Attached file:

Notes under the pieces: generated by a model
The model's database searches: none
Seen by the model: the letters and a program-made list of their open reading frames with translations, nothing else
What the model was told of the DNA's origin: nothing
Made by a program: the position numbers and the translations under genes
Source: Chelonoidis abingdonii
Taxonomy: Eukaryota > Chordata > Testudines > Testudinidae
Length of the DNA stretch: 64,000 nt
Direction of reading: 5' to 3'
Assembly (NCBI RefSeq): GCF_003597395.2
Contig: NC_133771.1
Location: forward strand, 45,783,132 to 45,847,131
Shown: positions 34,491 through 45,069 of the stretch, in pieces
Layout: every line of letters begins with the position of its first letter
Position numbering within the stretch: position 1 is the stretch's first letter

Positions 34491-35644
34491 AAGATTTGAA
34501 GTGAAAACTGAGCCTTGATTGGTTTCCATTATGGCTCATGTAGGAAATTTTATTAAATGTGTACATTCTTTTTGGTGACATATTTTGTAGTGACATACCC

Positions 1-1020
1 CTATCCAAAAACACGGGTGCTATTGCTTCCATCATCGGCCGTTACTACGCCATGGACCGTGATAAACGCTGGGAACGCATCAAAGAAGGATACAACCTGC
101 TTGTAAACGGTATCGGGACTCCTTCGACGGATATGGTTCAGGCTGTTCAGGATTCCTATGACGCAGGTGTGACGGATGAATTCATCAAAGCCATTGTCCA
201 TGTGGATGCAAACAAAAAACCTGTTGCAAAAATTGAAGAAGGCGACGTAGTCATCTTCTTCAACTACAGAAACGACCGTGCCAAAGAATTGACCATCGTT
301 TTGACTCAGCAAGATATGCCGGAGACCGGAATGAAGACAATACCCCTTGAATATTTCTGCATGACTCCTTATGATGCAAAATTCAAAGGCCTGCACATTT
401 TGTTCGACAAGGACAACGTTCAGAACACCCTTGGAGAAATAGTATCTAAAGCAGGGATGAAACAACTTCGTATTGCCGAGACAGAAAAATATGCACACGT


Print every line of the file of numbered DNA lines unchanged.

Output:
Notes under the pieces: generated by a model
The model's database searches: none
Seen by the model: the letters and a program-made list of their open reading frames with translations, nothing else
What the model was told of the DNA's origin: nothing
Made by a program: the position numbers and the translations under genes
Source: Chelonoidis abingdonii
Taxonomy: Eukaryota > Chordata > Testudines > Testudinidae
Length of the DNA stretch: 64,000 nt
Direction of reading: 5' to 3'
Assembly (NCBI RefSeq): GCF_003597395.2
Contig: NC_133771.1
Location: forward strand, 45,783,132 to 45,847,131
Shown: positions 34,491 through 45,069 of the stretch, in pieces
Layout: every line of letters begins with the position of its first letter
Position numbering within the stretch: position 1 is the stretch's first letter

Positions 34491-35644
34491 AAGATTTGAA
34501 GTGAAAACTGAGCCTTGATTGGTTTCCATTATGGCTCATGTAGGAAATTTTATTAAATGTGTACATTCTTTTTGGTGACATATTTTGTAGTGACATACCC

Positions 1-1020
1 CTATCCAAAAACACGGGTGCTATTGCTTCCATCATCGGCCGTTACTACGCCATGGACCGTGATAAACGCTGGGAACGCATCAAAGAAGGATACAACCTGC
101 TTGTAAACGGTATCGGGACTCCTTCGACGGATATGGTTCAGGCTGTTCAGGATTCCTATGACGCAGGTGTGACGGATGAATTCATCAAAGCCATTGTCCA
201 TGTGGATGCAAACAAAAAACCTGTTGCAAAAATTGAAGAAGGCGACGTAGTCATCTTCTTCAACTACAGAAACGACCGTGCCAAAGAATTGACCATCGTT
301 TTGACTCAGCAAGATATGCCGGAGACCGGAATGAAGACAATACCCCTTGAATATTTCTGCATGACTCCTTATGATGCAAAATTCAAAGGCCTGCACATTT
401 TGTTCGACAAGGACAACGTTCAGAACACCCTTGGAGAAATAGTATCTAAAGCAGGGATGAAACAACTTCGTATTGCCGAGACAGAAAAATATGCACACGT